I’ll be making updates to my blog as I am able before I go and while traveling. Parts of the trip will be completely unplugged. No “cloud” in the Sulu Sea, haha. So keep an eye here and on my Facebook page, for photos and updates on the journey.

If you have any questions you can leave a comment here or on the Facebook page (which will probably get faster replies).

See you in the water!


The Philippine Siren
Tubbataha Reefs Natural Park


Read More

Kosrae Village Ecolodge & Dive Resort

Posted by on Sep 10, 2014

For years I have heard from Katrina and Bruce about Kosrae; how great the diving is, how beautiful the island is and how peaceful life is at their resort, Kosrae Village Ecolodge. Finally after booking a trip on the Palau Siren I decided since I was going to be in the area I was going to visit Kosrae.

“I’m going to Kosrae” I would tell people. Where is Kosrae? How do you get there?

I'm Here! Kosrae Village Ecolodge.

Kosrae is an island in Micronesia. To get there I flew from San Francisco to Honolulu where I spent the night at the Airport Pacific Marina Inn which was comfortable and convenient although a bit expensive for what you get. The next morning I flew to Kosrae stopping at two of the Marshall Islands (Majoro and Kwajalein) on the way. The Marshall Islands are atolls, barely above water and one of them was just wide enough for the width of the runway and a narrow road going parallel to the runway. So I was very surprised when we descended to Kosrae to find that it was mountainous and covered with trees. The runway is on a man-made peninsula inside a protective coral reef. After a 30-40 minute drive along the coast I arrived at Kosrae Village Ecolodge.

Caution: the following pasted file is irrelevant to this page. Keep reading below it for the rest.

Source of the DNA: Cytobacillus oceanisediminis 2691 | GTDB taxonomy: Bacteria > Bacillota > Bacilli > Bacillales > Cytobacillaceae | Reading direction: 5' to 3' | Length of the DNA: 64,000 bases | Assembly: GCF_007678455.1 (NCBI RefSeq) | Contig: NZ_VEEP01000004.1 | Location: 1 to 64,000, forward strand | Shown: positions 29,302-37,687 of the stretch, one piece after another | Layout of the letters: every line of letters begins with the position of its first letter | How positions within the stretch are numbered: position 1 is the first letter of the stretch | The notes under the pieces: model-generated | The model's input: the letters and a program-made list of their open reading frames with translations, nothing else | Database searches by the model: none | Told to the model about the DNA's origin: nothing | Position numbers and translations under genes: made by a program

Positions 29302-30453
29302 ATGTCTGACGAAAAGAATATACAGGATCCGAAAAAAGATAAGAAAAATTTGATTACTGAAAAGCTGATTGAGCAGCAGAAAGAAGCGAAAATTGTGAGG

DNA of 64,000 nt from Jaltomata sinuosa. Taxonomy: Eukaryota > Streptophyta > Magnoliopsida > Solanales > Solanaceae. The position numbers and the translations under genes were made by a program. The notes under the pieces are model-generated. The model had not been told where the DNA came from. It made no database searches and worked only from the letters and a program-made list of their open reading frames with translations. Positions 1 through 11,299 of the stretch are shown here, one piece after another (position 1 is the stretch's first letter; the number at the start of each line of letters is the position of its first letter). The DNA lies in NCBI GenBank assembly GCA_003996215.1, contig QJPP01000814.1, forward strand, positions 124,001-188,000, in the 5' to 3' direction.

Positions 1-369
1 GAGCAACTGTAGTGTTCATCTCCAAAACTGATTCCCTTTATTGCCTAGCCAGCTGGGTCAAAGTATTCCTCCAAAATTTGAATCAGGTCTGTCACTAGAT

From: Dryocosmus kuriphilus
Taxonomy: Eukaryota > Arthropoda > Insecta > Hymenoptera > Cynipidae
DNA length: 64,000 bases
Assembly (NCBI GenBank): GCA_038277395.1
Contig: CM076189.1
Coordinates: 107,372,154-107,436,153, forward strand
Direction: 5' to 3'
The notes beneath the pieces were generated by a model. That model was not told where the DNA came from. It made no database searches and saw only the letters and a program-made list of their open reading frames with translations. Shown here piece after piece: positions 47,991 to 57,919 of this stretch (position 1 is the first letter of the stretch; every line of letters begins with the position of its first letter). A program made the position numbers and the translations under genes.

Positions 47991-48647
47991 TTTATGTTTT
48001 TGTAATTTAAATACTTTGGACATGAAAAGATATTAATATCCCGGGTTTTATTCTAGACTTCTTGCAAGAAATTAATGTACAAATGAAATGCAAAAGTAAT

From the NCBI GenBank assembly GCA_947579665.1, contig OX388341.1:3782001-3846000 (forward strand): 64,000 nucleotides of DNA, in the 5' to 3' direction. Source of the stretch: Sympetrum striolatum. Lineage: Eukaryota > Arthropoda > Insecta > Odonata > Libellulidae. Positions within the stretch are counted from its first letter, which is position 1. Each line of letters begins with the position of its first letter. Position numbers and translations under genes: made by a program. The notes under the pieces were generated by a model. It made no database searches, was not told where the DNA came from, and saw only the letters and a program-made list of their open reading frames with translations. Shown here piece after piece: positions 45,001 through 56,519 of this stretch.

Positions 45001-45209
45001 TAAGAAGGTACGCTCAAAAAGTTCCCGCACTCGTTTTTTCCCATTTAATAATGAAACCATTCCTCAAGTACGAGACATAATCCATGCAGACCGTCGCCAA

The cottages at Kosrae Village Ecolodge are called “lohms” and are built in traditional Kosraean style with a thatched roof and walls of woven reeds. The peaked roof is open to the ocean breeze at the top front and the plank floor is made of hardwood sanded smooth. On three sides the walls consisted of windows.  The windows are covered by screen (no glass) and are open to the ocean breezes. This allows the cooling ocean breezes to come through the room and keep it reasonably cool without air-conditioning. The windows had roll-down blinds for privacy and/or to keep the rain out. Did I mention that it rained? It rained a lot! Everyone told me it was out of the ordinary to have this much rain at this time of the year. The wind would start to blow and then I knew that I had moments to get to cover. The sky would open up and downpour and then it would be over…until the next time.

Inside my lohm at Kosrae Village Ecolodge.